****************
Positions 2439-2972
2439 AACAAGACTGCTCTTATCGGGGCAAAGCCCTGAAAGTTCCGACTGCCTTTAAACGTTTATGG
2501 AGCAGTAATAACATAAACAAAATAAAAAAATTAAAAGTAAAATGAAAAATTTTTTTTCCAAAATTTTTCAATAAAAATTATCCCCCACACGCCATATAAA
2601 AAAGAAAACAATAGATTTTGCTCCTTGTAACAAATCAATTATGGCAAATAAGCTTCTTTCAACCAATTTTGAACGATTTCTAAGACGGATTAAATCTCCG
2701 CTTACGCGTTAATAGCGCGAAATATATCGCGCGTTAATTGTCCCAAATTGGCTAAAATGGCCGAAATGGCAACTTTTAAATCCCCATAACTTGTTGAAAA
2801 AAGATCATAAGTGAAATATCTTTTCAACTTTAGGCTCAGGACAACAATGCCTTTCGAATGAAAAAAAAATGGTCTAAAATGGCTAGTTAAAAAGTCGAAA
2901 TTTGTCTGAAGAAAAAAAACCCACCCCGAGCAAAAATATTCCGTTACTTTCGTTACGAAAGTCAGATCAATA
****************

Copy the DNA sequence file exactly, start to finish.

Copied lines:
Positions 2439-2972
2439 AACAAGACTGCTCTTATCGGGGCAAAGCCCTGAAAGTTCCGACTGCCTTTAAACGTTTATGG
2501 AGCAGTAATAACATAAACAAAATAAAAAAATTAAAAGTAAAATGAAAAATTTTTTTTCCAAAATTTTTCAATAAAAATTATCCCCCACACGCCATATAAA
2601 AAAGAAAACAATAGATTTTGCTCCTTGTAACAAATCAATTATGGCAAATAAGCTTCTTTCAACCAATTTTGAACGATTTCTAAGACGGATTAAATCTCCG
2701 CTTACGCGTTAATAGCGCGAAATATATCGCGCGTTAATTGTCCCAAATTGGCTAAAATGGCCGAAATGGCAACTTTTAAATCCCCATAACTTGTTGAAAA
2801 AAGATCATAAGTGAAATATCTTTTCAACTTTAGGCTCAGGACAACAATGCCTTTCGAATGAAAAAAAAATGGTCTAAAATGGCTAGTTAAAAAGTCGAAA
2901 TTTGTCTGAAGAAAAAAAACCCACCCCGAGCAAAAATATTCCGTTACTTTCGTTACGAAAGTCAGATCAATA